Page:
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Successes and gaps in uptake of regular, voluntary HIV testing for hidden street-and off-street sex workers… Deering, Kathleen N.; Montaner, Julio; Chettiar, Jill; Jia, Jessica Xi; Ogilvie, Gina; Buchner, Chris; Feng, Cindy X.; Strathdee, Steffanie A.; Shannon, Kate Apr 30, 2015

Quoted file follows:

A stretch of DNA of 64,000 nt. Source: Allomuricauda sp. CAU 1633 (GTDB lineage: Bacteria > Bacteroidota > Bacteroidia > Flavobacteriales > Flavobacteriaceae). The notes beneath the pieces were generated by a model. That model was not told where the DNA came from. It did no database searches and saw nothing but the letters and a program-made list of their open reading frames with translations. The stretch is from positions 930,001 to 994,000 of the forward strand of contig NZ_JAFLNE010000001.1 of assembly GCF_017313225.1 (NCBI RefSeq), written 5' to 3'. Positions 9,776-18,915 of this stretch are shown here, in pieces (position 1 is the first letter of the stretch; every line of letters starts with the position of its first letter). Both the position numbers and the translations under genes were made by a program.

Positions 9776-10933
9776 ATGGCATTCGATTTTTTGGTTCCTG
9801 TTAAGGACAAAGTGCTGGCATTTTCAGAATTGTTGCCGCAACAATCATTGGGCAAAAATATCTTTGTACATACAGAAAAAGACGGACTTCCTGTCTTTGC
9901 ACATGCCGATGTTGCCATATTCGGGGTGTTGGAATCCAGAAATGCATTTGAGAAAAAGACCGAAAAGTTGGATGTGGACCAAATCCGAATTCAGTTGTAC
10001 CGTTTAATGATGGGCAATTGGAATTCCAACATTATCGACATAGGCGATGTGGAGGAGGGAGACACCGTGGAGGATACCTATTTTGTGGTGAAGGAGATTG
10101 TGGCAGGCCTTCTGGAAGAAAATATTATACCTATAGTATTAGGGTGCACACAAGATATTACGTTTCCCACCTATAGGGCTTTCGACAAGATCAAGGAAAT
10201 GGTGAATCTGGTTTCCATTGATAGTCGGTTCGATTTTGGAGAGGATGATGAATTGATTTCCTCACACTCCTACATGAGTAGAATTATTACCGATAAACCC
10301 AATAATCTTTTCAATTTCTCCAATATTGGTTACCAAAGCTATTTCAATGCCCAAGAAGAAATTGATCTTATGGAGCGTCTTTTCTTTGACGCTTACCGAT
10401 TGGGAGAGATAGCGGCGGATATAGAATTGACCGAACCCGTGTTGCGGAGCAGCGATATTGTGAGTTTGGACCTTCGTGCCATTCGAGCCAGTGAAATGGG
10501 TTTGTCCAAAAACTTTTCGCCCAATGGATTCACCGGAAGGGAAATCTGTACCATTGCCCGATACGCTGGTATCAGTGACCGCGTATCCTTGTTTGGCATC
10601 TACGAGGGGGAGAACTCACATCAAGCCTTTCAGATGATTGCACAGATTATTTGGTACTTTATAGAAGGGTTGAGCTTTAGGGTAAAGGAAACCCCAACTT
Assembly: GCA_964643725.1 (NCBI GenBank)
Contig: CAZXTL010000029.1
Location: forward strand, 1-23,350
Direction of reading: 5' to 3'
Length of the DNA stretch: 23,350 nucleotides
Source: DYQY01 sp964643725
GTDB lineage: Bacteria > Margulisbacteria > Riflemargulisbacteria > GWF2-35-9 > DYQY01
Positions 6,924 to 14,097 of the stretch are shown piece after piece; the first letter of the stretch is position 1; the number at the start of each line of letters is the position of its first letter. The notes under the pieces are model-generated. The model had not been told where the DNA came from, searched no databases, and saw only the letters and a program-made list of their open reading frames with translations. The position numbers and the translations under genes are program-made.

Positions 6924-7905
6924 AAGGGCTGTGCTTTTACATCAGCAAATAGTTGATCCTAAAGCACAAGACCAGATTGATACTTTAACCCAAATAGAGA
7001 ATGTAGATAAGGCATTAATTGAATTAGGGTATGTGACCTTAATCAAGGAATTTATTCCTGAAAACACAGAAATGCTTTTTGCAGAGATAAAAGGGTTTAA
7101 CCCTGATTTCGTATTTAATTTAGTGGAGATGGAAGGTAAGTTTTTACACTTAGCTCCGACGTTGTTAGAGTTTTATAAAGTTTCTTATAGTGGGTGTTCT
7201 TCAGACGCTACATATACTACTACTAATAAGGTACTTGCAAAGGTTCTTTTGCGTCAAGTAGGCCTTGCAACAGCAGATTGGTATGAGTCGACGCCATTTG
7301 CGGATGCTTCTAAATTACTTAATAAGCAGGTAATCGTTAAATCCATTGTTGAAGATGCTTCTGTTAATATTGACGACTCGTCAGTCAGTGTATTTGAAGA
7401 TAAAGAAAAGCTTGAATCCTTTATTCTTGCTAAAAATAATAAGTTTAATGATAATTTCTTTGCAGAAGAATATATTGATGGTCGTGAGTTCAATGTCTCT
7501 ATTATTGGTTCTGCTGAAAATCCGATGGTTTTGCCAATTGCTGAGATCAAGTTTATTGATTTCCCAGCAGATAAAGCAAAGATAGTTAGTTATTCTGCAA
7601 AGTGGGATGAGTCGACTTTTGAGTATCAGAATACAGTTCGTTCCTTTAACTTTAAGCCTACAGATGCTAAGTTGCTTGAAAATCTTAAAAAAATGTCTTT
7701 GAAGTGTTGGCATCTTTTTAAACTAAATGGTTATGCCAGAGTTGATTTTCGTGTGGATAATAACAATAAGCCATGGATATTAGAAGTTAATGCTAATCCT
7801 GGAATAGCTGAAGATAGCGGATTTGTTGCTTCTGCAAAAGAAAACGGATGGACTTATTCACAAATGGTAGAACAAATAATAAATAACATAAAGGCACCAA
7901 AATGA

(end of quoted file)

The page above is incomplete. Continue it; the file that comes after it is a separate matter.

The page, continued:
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Successes and gaps in uptake of regular, voluntary HIV testing for hidden street- and off-street sex workers in Vancouver, CanadaKN Deering1,2, JS Montaner1,2, J Chettiar1, J Jia1, G Ogilvie3,4,5,6, C Buchner7, C Feng8, SA Strathdee9, and K Shannon1,21 Division of AIDS, Department of Medicine, Faculty of Medicine, University of British Columbia, Vancouver, Canada2 BC Centre for Excellence in HIV/AIDS, St, St. Paul's Hospital, Vancouver, Canada3 BC Centre for Disease Control, Vancouver, Canada4 Department of Family Practice, Faculty of Medicine, University of British Columbia, Vancouver, Canada5 Department of Obstetrics and Gynaecology, Faculty of Medicine, University of British Columbia, Vancouver, Canada6 School of Population and Public Health, Faculty of Medicine, University of British Columbia, Vancouver, Canada7 Vancouver Coastal Health, Vancouver, Canada8 School of Public Health, University of Saskatchewan, Saskatoon, Canada9 Faculty of Medicine, University of California, San Diego, San Diego, USAAbstractDespite evidence globally of the heavy HIV burden among sex workers (SWs), as well as other poor health outcomes, including violence, SWs are often excluded from accessing voluntary, confidential and non-coercive health services, including HIV prevention, treatment, care and support. This study therefore assessed the prevalence and associations with regular HIV testing among street- and off-street sex workers (SWs) in Vancouver, Canada. Cross-sectional baseline data were used from a longitudinal cohort known as ‘An Evaluation of Sex Worker's Health Access’ (‘AESHA’) (January 2010-July 2012). This cohort included youth and adult sex workers (14 years+). We used multivariable logistic regression to assess the relationship between explanatory variables and having a recent HIV test (in the last year). Of the 435 sero-negative SWs included, 67.1% reported having a recent HIV test. In multivariable logistic regression analysis, having a recent HIV test remained significantly independently associated with elevated odds of inconsistent condom use with clients (AOR: 2.59, 95%CIs: 1.17-5.78), injecting drugs (AOR: 2.33, 95%CIs: 1.17-4.18) and contact with a mobile HIV prevention program (AOR: 1.76, Corresponding author: Dr Kate Shannon Assistant Professor, Department of Medicine Associate Faculty, School of Population and Public Health University of British Columbia Director, Gender and Sexual Health Initiative British Columbia Centre for Excellence in HIV/AIDS St Paul's Hospital 608-1081 Burrard St Vancouver, BC, V6Z 1Y6 t: 604-806-9459: f: 604-806-9044 gshi@cfenet.ubc.ca. NIH Public AccessAuthor ManuscriptAIDS Care. Author manuscript; available in PMC 2016 April 01.Published in final edited form as:AIDS Care. 2015 April ; 27(4): 499–506. doi:10.1080/09540121.2014.978730.NIH-PA Author ManuscriptNIH-PA Author ManuscriptNIH-PA Author Manuscript95%CIs: 1.09-2.84) within the last six months. Reduced odds of having a recent HIV test was also significantly associated with being a migrant/new immigrant to Canada (AOR: 0.33, 95%CIs: 0.19-0.56) and having a language barrier to health care access (AOR: 0.26, 95%CIs: 0.09-0.73). Our results highlight successes of reaching SWs at high risk for HIV through drug and sexual pathways. To maximize the effectiveness of including HIV testing as part of comprehensive HIV prevention and care to SWs, increased mobile outreach and safer-environment interventions that facilitate access to voluntary, confidential and non-coercive HIV testing remain a critical priority, in addition to culturally safe services with language support.KeywordsHIV test; HIV testing; sex workers; Vancouver; prevention; interventionsIntroductionDespite evidence globally of the heavy HIV burden among sex workers (SWs)(Baral et al., 2012), as well as other poor health outcomes, including violence (K. Deering et al., 2014 ), SWs are often excluded from accessing voluntary, confidential and non-coercive health services, including HIV prevention, treatment, care and support (Guidance note on HIV and Sex Work, 2009; Rekart, 2005; Risks, rights and health, 2012). World Health Organization (WHO) and United Nations (UNAIDS) guidelines on HIV prevention and treatment call for ensuring universal access to non-coercive and supportive HIV-related health services as a primary goal in addressing and correcting human rights violations of SWs (Prevention and Treatment of HIV and other Sexually Transmitted Infections for Sex Workers in Low- and Middle-income Countries, 2012).Empirical research on HIV testing among SWs is surprisingly limited. Existing studies have focused on individual, psychosocial and interpersonal factors, with the majority conducted primarily in low- and middle-income settings (Armstrong et al., 2013; Hong et al., 2012; Huang et al., 2012; Park & Yi, 2011; Todd et al., 2007; Wang et al., 2011; Xu et al., 2011). For example, increased likelihood of HIV testing was associated with higher self-rated HIV knowledge (Hong, et al., 2012); higher perception of HIV risk (Xu, et al., 2011); higher (Xu, et al., 2011) and lower (Hong, et al., 2012) education and sexual behavior (e.g., lower numbers of clients; having a regular partner) and drug use (Xu, et al., 2011). Some studies have examined social or structural-environmental factors: HIV testing was found to significantly increase over time among SWs in India, which authors argue can largely be attributed to a scaled-up community-structural HIV prevention programme (the Avahan Initiative) (Armstrong, et al., 2013). Heightened HIV-related stigma was associated with decreased HIV testing among SWs in Russia (King, Maman, Bowling, Moracco, & Dudina, 2013) while detention in sex work “rehabilitation centres” was associated with increased HIV testing in Vietnam (Grayman et al., 2005). Working in higher-income sex work environments (i.e., saunas) was found to be associated with increased HIV testing among sex workers in China (Hong, et al., 2012).Deering et al. Page 2AIDS Care. Author manuscript; available in PMC 2016 April 01.NIH-PA Author ManuscriptNIH-PA Author ManuscriptNIH-PA Author ManuscriptBarriers to accessing other HIV-related and health services include negative interactions with health care providers (e.g., fear of sex work disclosure)(Aral et al., 2003; Jeal & Salisbury, 2004; Scorgie et al., 2011), experiences with occupational stigma, and concealing an involvement in sex work to family, friends and service providers (Benotsch et al., 2008; Kerrigan, Telles, Torres, Overs, & Castle, 2007; Lazarus et al., 2012; Scambler & Paoli, 2008) and fear of arrest or prosecution resulting from disclosure to health care professionals (Ahmed, Kaplan, Symington, & Kismodi, 2011; Rekart, 2005). Hidden street-based SWs may face limited access to health services and barriers to HIV prevention and care (Lazarus, et al., 2012; Shannon, Bright, Duddy, & Tyndall, 2005), while less is known about the health needs of off-street SWs. Other barriers are related to the organization and operating of HIV-related services, including long wait times, limited and/or inappropriate hours or geographic locations of service (Jeal & Salisbury, 2004; Shannon, et al., 2005). SWs who use illicit drugs may experience additional drug use-related stigma and related barriers to care (Simmonds & Coomber, 2009). In contrast, access to safer-environment interventions including mobile outreach has been associated with increased access to drug treatment health services (K. N. Deering et al., 2011).With efforts globally to scale up access to HIV testing, particularly with the now well-established role of ‘treatment as prevention’ in reducing HIV risk on an individual-level and HIV spread on a population level (Montaner, 2011), there remains a critical need to evaluate access to and uptake of regular HIV testing and inform barriers to care among marginalized women at high risk for HIV. Our study therefore assessed the prevalence and correlates of accessing recent HIV testing among hidden street- and off-street SWs in Metropolitan Vancouver, Canada. Vancouver provides a unique opportunity to evaluate update of testing, given the provincial government has been supporting a large-scale pilot initiative (STOP-HIV/AIDS) to increase access to comprehensive HIV testing, treatment and care as part of the ‘treatment as prevention’ strategy (O'shaughnessy, Hogg, Strathdee, & Montaner, 2012).MethodsSample overviewFor the purposes of the current study, we used cross-sectional baseline data only (from participants’ first study visit) from a longitudinal cohort known as ‘An Evaluation of Sex Worker's Health Access’ (‘AESHA’). Initiated in January/10, this 5-year study includes women (14+years), is transgender inclusive and is based on substantial community collaborations (e.g., sex work agencies and service providers) since 2005. AESHA aimed to include a rolling sample of 700 SWs (achieved by 2013). Participants complete a baseline survey at their first study visit and then complete follow-up surveys every six months over five years. 435 seronegative sex workers were eligible for the current analyses (up to July/12). We used baseline data (which included the data at most recent HIV test) rather than follow-up data collected in six-monthly intervals because we wanted to examine HIV testing among sex workers in the last year, consistent with provincial standards at the time.Women who exchanged sex for money within the last 30 days (SWs) were recruited through outreach to outdoor sex work locations (i.e. streets, alleys), indoor sex work venues (i.e. massage parlours, micro-brothels, and in-call locations) and independent/self-advertising Deering et al. Page 3AIDS Care. Author manuscript; available in PMC 2016 April 01.NIH-PA Author ManuscriptNIH-PA Author ManuscriptNIH-PA Author ManuscriptSWs (e.g. online, newspapers), based on the specific times of work and areas of work locations. As executed previously (Shannon et al., 2007), outdoor sex work ‘strolls’, independent off-street and indoor venues were identified through a participatory mapping exercise with outreach team (both current/former SWs and non-SWs) and continuously updated by the outreach team. For our follow-up surveys, we have a strong retention rate of >80%. All participants receive an honorarium of $40CAD at each bi-annual visit for their time, expertise and travel. The study holds ethical approval through Providence Health Care/University of British Columbia Research Ethics Board.Questionnaires and measuresParticipants completed informed consent and an interviewer-administered questionnaire that elicited responses relating to socio-demographics, sex work patterns and work environment; violence and policing experiences; non-commercial sex partners; and drug use patterns. Participants also completed a nurse-administered questionnaire that elicited responses relating to overall physical and mental health; sexual and reproductive health; and experiences with HIV testing/treatment. Following extensive pre- and post-testing counseling by the nurse, participants completed HIV/sexually transmitted infections (STIs)/hepatitis C screening, including collection of blood and urine samples.OutcomeThe outcome was a binary (yes/no) variable measuring if a participant had a “recent HIV test”, defined as being done within the preceding year (and before the current study visit). Options were included for the timing of the most recent test ( last month, 2-3 months, 4-6 months, 7months-1year, 12months-2years, >2years).Explanatory variablesThe relationship between individual and structural-environmental social and physical factors and having a recent HIV test was explored based on literature and a priori knowledge of known or hypothesized factors associated with uptake of HIV testing and other health services among SWs, adapted for relevance in our study context (Beattie et al., 2012; Hong, et al., 2012; Huang, et al., 2012; Park & Yi, 2011; Todd, et al., 2007; Wang, et al., 2011; Xu, et al., 2011). Table 1 provides a summary of these factors, stratified by whether or not SWs reported a recent HIV test. Explanatory variables considered included individual-level social and structural-environmental factors, including: age; age at first sex work; gender/sexual identity: sexual minority (lesbian, gay, bisexual, transgender, transsexual, two-spirit [i.e., Indigenous/Aboriginal cross-gender identity) versus heterosexual and non-transgender); being of Indigenous/Aboriginal ancestry (inclusive of First Nations, Métis, Inuit, non-status Indigenous vs non-Aboriginal) versus not; migrant/new immigrant (vs. Canadian born); drug use patterns (e.g., non-injection and injection drug use); inconsistent condom use with clients, both regular and one-time clients, and non-commercial sex partners (responses included: never, sometimes, usually and frequently, versus always); having self-reported mental health issues; as well as a number of social-structural barriers to health care (see Table 1).Deering et al. Page 4AIDS Care. Author manuscript; available in PMC 2016 April 01.NIH-PA Author ManuscriptNIH-PA Author ManuscriptNIH-PA Author ManuscriptPhysical structural-environmental variables considered included: work environment based on primary place of solicitation (coded as: street/public place, off-street independent/ self-advertising, and off-street indoor venue-based solicitation); working with a manager/pimp; and, given the established role of mobile and outreach-based testing, we also considered the British Columbia Centre for Disease Control (BCCDC) Street Nurse Program, which provides mobile/outreach-based nursing and HIV/STI testing to marginalized and hidden populations, including SWs, individuals who use drugs and men who have sex with men (MSM). This BCCDC outreach nursing program operates in Metro Vancouver and offers both street and venue-based outreach and HIV/STI testing, and has been one, and sometimes only, contact for more isolated street and off-street SWs to access confidential HIV and STI testing.AnalysisWe calculated descriptive statistics for the study sample, overall and according to whether or not participants reported having a recent HIV test. In bivariate analysis, categorical variables were compared using the Chi-square test and the Fisher's exact test, while continuous variables were compared using Wilcoxon rank-sum test. Using multivariable logistic regression, we fitted an explanatory model for the relationship between the explanatory variables and having a recent HIV test. As previously developed by our team and used successfully in a number of studies (Viviane D Lima et al., 2010; Viviane D. Lima et al., 2008), a backward stepwise technique was used in the selection of covariates for an explanatory model. The final model was selected by the statistician by minimizing Akaike Information Criterion (AIC) in a step-wise manner, with selection starting with a model including only a constant and adding predictor one at a time. At each step, the effect on AIC is checked by removing a previously added variable, with a lower value suggesting a better fit. Missing data were dropped prior to model selection. Unadjusted (bivariate) odds ratios (ORs), adjusted (multivariable) odds ratios (AOR), 95% confidence intervals (95%CIs) and p-values were reported. Multicollinearity was assessed in the final model using variance inflation factor and tolerance measures and no problematic variables were identified. All statistical analyses were performed using SAS software (“SAS Version 9.3,” 2012).ResultsAs shown in Table 1, the median age was 35 years (interquartile range, IQR: 28, 42) and the median age at first sex work was 21 years (IQR: 16, 30). Overall, 62.4% were Canadian-born, 36.8% reported being of Aboriginal ancestry (inclusive of First Nations, Inuit, Metis) and 27.6% were migrant/new immigrants to Canada. Overall, 45.1% reported primarily off-street solicitation (30.8% indoor venue-based solicitation, 14.3% independent/self-advertising) and 54.9% reported primarily outdoor/public place-based solicitation. Almost half of participants (44.4%) reported contact with the BCCDC street nurse program in the last six months, 87.4% reported ever having been tested for HIV, and 76.1% reported having a recent HIV test (in the last year).As shown in Table 1, in bivariate analysis, elevated odds of having a recent HIV test was significantly associated (on a p<0.05-level) with older age at first sex work (OR: 1.07 per Deering et al. Page 5AIDS Care. Author manuscript; available in PMC 2016 April 01.NIH-PA Author ManuscriptNIH-PA Author ManuscriptNIH-PA Author Manuscriptyear, 95%CIs: 1.05-1.09), being of Aboriginal ancestry (OR: 3.02, 95%CIs: 1.90-4.81), and in the last six months, reporting inconsistent condom use within clients (OR: 3.31, 95%CIs: 1.36-8.05), injecting drugs (OR: 4.79, 95%CIs: 2.86-8.04), contact with the BCCDC street nurse program (OR: 2.57, 95%CIs: 1.68-3.95), having mental health issues (OR: 2.84, 95%CIs: 1.86-4.34) and difficulty keeping appointments as a barrier to health care access (OR: 2.61, 95%CIs: 1.56-4.38). Reduced odds of having a recent HIV test was significantly associated with having a language barrier to health care access (OR: 0.08, 95%CIs: 0.03-0.21), reporting being a migrant/new immigrant to Canada (OR: 0.16, 95%CIs: 0.10-0.25) and soliciting clients primarily indoors (OR: 0.16, 95%CIs: 0.10-0.25) versus in outdoor/public places.As shown in Table 2, in multivariable analysis, having a recent HIV test remained significantly independently associated with elevated odds of inconsistent condom use with clients (AOR: 2.59, 95%CIs: 1.17-5.78), injecting drugs (AOR: 2.33, 95%CIs: 1.17-4.18) and contact with the BCCDC street mobile program (AOR: 1.76, 95%CIs: 1.09-2.84) within the last six months. Reduced odds of having a recent HIV test was also significantly associated with being a migrant/new immigrant to Canada (AOR: 0.33, 95%CIs: 0.19-0.56) and having a language barrier to health care access (AOR: 0.26, 95%CIs: 0.09-0.73).DiscussionOur results demonstrate that sex workers with acute vulnerability to HIV infection were more likely to have recently been tested for HIV, including SWs reporting inconsistent condom use with clients and injecting drugs in the last six months. SWs who were migrants/new immigrants to Canada and sex workers with a language barrier were significantly less likely to be recently tested. Importantly, contact with a mobile safer-environment HIV/STI program (BC Centre for Disease Control outreach nursing program) was also independently associated with having a recent HIV test.In Vancouver, an epidemic among IDU populations in the mid-1990s led to concentrated efforts to reach street-entrenched populations over the last two decades, including the recent STOP-HIV/AIDS pilot study initiated in 2010 (O'shaughnessy, et al., 2012). Such programs have likely resulted in marginalized and vulnerable populations, including SWs and people who use drugs, being more likely to be reached through scaled-up testing efforts. SWs who inject drugs and use condoms inconsistently may also have a higher perceived threat of HIV and other sexually transmitted or blood-borne infections, which previous studies have suggested to be associated with increased use of HIV testing services among SWs (Wang, et al., 2011) and others (Balaji et al., 2012; Deblonde et al., 2010). Routine offers of HIV testing for all sexually-active individuals may be better able to reach more hidden and isolated populations outside the public health umbrella, such as SWs, who may be less likely to disclose to health providers their occupation in sex work and need for testing (e.g., migrant/new immigrant SWs in long-term/marital partnerships). However, ethical concerns relating to routine testing highlight the need to ensure that the development of guidelines and procedures are done in consultation with SWs and do not violate individual human rights (Guidance note on HIV and Sex Work, 2009; Risks, rights and health, 2012). Evidence has shown that “routine testing” can be misinterpreted or adopted as punitive Deering et al. Page 6AIDS Care. Author manuscript; available in PMC 2016 April 01.NIH-PA Author ManuscriptNIH-PA Author ManuscriptNIH-PA Author Manuscriptpolicies (e.g. coercive and/or mandatory testing practices) that further pushes marginalized SWs away from health services (Risks, rights and health, 2012).Our results highlight the importance of mobile services to connect marginalized populations with services to improve health and access to HIV testing; peer-based and sex worker-led services have been shown to facilitate increased access to condoms, HIV/STI testing and contact with care (Blanchard et al., 2008; Prybylski et al., 2011). Such services enable SWs to use services such as HIV/STI testing by modifying their physical access (i.e., making it easier to keep appointments) and removing operational barriers such as limited hours and long waiting times, while also providing a nonstigmatizing and supportive environment for care. The applicability of new and emerging technologies such as rapid HIV testing, which has been piloted (administered by trained peers) in Vancouver, or a home test kit (which has not yet been approved for use in Canada), could increase access to testing. Our study suggests that migrant/ new immigrant SWs (primarily East Asian in our sample) and SWs with language barriers to health care could in particular benefit from scaled-up safer-environment interventions and services. These interventions and services should be designed specifically for the local and cultural context of migrant/ new immigrant SWs, and in concert with SWs to ensure safety and comfort, including language support and outreach to SWs’ workplaces. Given the high proportion of migrant/ new immigrant SWs in off-street venue-based sex work, existing indoor venues provide important potential settings in which to establish sustainable and culturally competent peer-based SW services to facilitate HIV prevention, testing and treatment services.Connecting all SWs with health services continues to be impeded by current criminalized approaches to sex work in most of Canada. Criminalized and stigmatized SWs are inhibited from accessing HIV services since enforcement of sex work laws forces sex work underground and away from services (Risks, rights and health, 2012; Shannon et al., 2008). For example, the ‘bawdy house provision’ in which owning, managing, leasing, occupying, or being found in a bawdy house, is illegal (as defined in Section 197, 210 of the Criminal Code of Canada (“Criminal Code, R.S., c. C-34, s. 193.,” 1985)), prevents the development of safer indoor sex work spaces as well as reaching hidden indoor SWs. Striking down current sex work laws Canada-wide would contribute toward removing barriers to HIV testing and treatment to all SWs.There are a number of ethical issues that are crucial to consider in the scale-up of HIV testing to SWs, including within their own work environments. Safeguards should be implemented to ensure that HIV testing of SWs is voluntary as opposed to mandatory or coercive (Guidance note on HIV and Sex Work, 2009; Risks, rights and health, 2012). Besides being a violation of SWs’ basic human rights, mandatory HIV testing can place SWs’ privacy at risk, alienate SWs from health services altogether and can further reinforce stigmatization and marginalization of sex work by perpetuating views that sex workers are “vectors of disease” or result in non-disclosure of sex work involvement to health professionals (Guidance note on HIV and Sex Work, 2009; Risks, rights and health, 2012). A non-confidential negative HIV test can result in coercion by clients or exploitative managers for unprotected sex. Formally recognizing sex work as an occupation through decriminalization would allow sex work to be regulated in a way to protect SWs as well as Deering et al. Page 7AIDS Care. Author manuscript; available in PMC 2016 April 01.NIH-PA Author ManuscriptNIH-PA Author ManuscriptNIH-PA Author Manuscripttheir clients, with SWs able to collectivize and organize to develop occupational health and safety standards, including regulations about HIV testing to ensure that HIV testing is safe, voluntary and confidential (Guidance note on HIV and Sex Work, 2009; Risks, rights and health, 2012).The study design is cross-sectional in nature and thus cannot determine causal relationships between outcome and explanatory variables. Since sampling frames are difficult to construct for hidden populations and was not feasible for our highly mobile study population, the sample was not randomly generated and may not be representative of all SWs in ours or other settings. The non-probabilistic sample also has implications for regression analysis which are considered more valid when samples are probabilistic. Selection bias could also be a potential limitation for this study (with sex workers who are more likely to get an HIV test potentially also being those more likely to participate in our survey). Responses may be subject to recall or social desirability bias. To attract as representative a sample as possible, we made use of our experienced mobile outreach teams who kept detailed records of the key times when sex workers work (tailored to different locations) and locations of outdoor sex work spaces (going back a decade) and indoor spaces and how they change over time. We recruited participants through this targeted outreach (Stueve, O'Donnell, Duran, San Doval, & Blome, 2001), an approach considered one of the best methods of recruitment for mobile/hidden populations. We also had a large sample size for both hidden street- and off-street SWs. Our interviewers had extensive experience working with SWs in the community and interviews were conducted in spaces where women were comfortable (i.e., indoor sex work venues or confidential research offices, as chosen by the participants), facilitating accurate responses.Our results highlight the successes of HIV testing in reaching SWs most vulnerable to HIV infection through sexual and injection drug pathways. Increased mobile and safer-environment interventions involving peers that facilitate access to HIV testing for more hidden SWs, particularly migrant workers and those with language barriers remain a critical priority. Scaling up the broader implementation of routine offers of HIV tests across the entire system of care (e.g., primary care, acute care) should be used as a method to reduce the stigma of needing to identify as being a member of a “high-risk” population or having participated in stigmatized behavior such as sex work. Removal of criminal sanctions on safer indoor work spaces that facilitate access to health and support services, including supportive and voluntary sexual health and HIV testing, provision, warrant consideration and needed to be developed and adopted with direct involvement of sex workers.ACKNOWLEDGEMENTSKD made key contributions to the conceptual and analytic design of the study and drafted the manuscript. TL, BN, SS and JM made key conceptual contributions and reviewed the manuscript. CF performed statistical analysis and reviewed the manuscript. KS made key contributions to the conceptual and analytic design of the study and takes responsibility for the accuracy of the data. We thank all those who contributed their time and expertise to this project, including participants, partner agencies and the AESHA Community Advisory Board. We wish to acknowledge Peter Vann, Calvin Lai, Eric Fu, Ofer Amram, Jill Chettiar, Alex Scot and Kathleen Deering for their research and administrative support. This research was supported by operating grants from the US National Institutes of Health (R01DA028648) and Canadian Institutes of Health Research (HHP-98835). KD is supported by postdoctoral fellowships from the Canadian Institutes of Health Research and the Michael Smith Foundation for Deering et al. Page 8AIDS Care. Author manuscript; available in PMC 2016 April 01.NIH-PA Author ManuscriptNIH-PA Author ManuscriptNIH-PA Author ManuscriptHealth Research. 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Author manuscript; available in PMC 2016 April 01.NIH-PA Author ManuscriptNIH-PA Author ManuscriptNIH-PA Author ManuscriptNIH-PA Author ManuscriptNIH-PA Author ManuscriptNIH-PA Author ManuscriptDeering et al. Page 12Table 1Sample characteristics and bivariate associations (odds ratios [OR] and 95% confidence intervals [95%CIs]) with having a recent HIV among street and off-street sex workers in Metropolitan Vancouver, CanadaOverallHad a recent HIV testDid not have a recent HIV testOR [95% CIs]p-valueProportion (N) or median (IQR)Age (years)35.0 (28.0, 42.0)33.5 [28.0, 42.0]38.0 [30.0, 43.0]1.02 [1.00-1.04]0.760Age at first sex work (years)21.0 (16.0, 30.0)19.0 [14.0, 26.0]28.0 (18.0, 37.0)1.07 [1.05-1.09]<0.001Sexual minority (LGBT2s)    Yes23.7% (103)28.4% (83)14.0% (20)0.41 [0.24-0.70]0.001    No76.3% (332)71.6% (209)86.0% (123)1.0 (ref)Aboriginal/ Indigenous Ancestry    Yes36.8% (160)44.5% (130)21.0% (30)3.02 [1.90-4.81]<0.001    No63.2% (175)55.5% (162)79.0% (113)1.0 (ref)Migrant/new immigrant to Canada    Yes27.6% (120)15.1% (44)53.2% (76)0.16 [0.10-0.25]<0.001    No72.4% (315)84.9% (248)46.9% (67)1.0 (ref)Work with manager    Yes4.6% (20)4.8% (14)4.2% (6)0.87 [0.33-2.31]0.779    No95.4% (415)95.2% (278)95.8% (137)1.0 (ref)Condom use by clients    Inconsistent16.3% (71)21.2% (62)4.2% (6)3.31 [1.36-8.05]0.005    Consistent83.7% (364)78.8% (230)95.8% (137)1.0 (ref)Injection drug use    Yes35.2% (153)45.2% (132)14.7% (21)4.79 [2.86-8.04]<0.001    No64.8% (282)54.8% (160)85.3% (122)1.0 (ref)Mental health issues1    Yes47.6% (207)55.8% (163)31.8% (44)2.84 [1.86-4.34]<0.001    No52.4% (228)44.2% (129)69.2% (99)1.0 (ref)Primary place of solicitation    Off-street/Independent/self-advertising14.3% (62)14.7% (43)10.5% (15)0.68 [0.35-1.33]0.259    Indoor venue-based solicitation30.8% (134)18.8% (55)57.3% (82)0.16 [0.10-0.25]<0.001AIDS Care. Author manuscript; available in PMC 2016 April 01.NIH-PA Author ManuscriptNIH-PA Author ManuscriptNIH-PA Author ManuscriptDeering et al. Page 13OverallHad a recent HIV testDid not have a recent HIV testOR [95% CIs]p-value    Outdoor/public54.9% (239)66.4% (194)32.2% (46)1.0 (ref)Contact with mobile nursing program    Yes44.4% (193)51.7% (151)21.8% (42)2.57 [1.68-3.95]<0.001    No55.6% (242)48.3% (141)78.2% (101)1.0 (ref)Barrier: language barrier    Yes7.1% (31)1.7% (5)18.2% (26)0.08 [0.03-0.21]<0.001    No92.9% (404)99.3% (287)81.8% (117)1.0 (ref)Barrier: limited hours    Yes18.9% (82)20.9% (61)14.7% (21)0.65 [0.38-1.12]0.120    No81.1% (353)79.1% (231)85.3% (122)1.0 (ref)Barrier: long waiting times    Yes35.4% (154)33.6% (98)39.2% (56)1.27 [0.84-1.93]0.251    No64.6% (281)66.4% (194)60.8% (87)Barrier: not knowing where to go    Yes6.9% (30)6.2% (18)8.4% (12)1.39 [0.65-2.98]0.389    No93.1% (405)93.8% (274)91.6% (131)1.0 (ref)Barrier: poor treatment by health professionals    Yes12.6% (55)14.0% (41)9.8% (14)0.66 [0.35-1.26]0.210    No87.4% (380)86.0% (251)90.2% (129)1.0 (ref)Barrier: find it difficult to keep appointments    Yes26.7% (116)32.2% (94)15.4% (22)2.61 [1.56-4.38]<0.001    No73.3% (319)67.8% (198)84.6% (121)1.0 (ref)1 Self-reported mental health issueAIDS Care. Author manuscript; available in PMC 2016 April 01.NIH-PA Author ManuscriptNIH-PA Author ManuscriptNIH-PA Author ManuscriptDeering et al. Page 14Table 2Multivariable associations (adjusted odds ratios [AOR] and 95% confidence intervals) with having a recent HIV test among street and off-street sex workers in Metropolitan Vancouver, CanadaAOR [95%CIs] p-valueMigrant/new immigrant to Canada    Yes 0.33 [0.19-0.56] <0.001    No 1.0 (ref)Condom use by clients    Inconsistent 2.59 [1.17-5.78] 0.019    Consistent 1.0 (ref)Injection drug use    Yes 2.33 [1.17-4.18] 0.004    No 1.0 (ref)Used mobile nursing program    Yes 1.76 [1.09-2.84] 0.021    No 1.0 (ref)Barrier: language barrier    Yes 0.26 [0.09-0.73] 0.011    No 1.0 (ref)AIDS Care. Author manuscript; available in PMC 2016 April 01.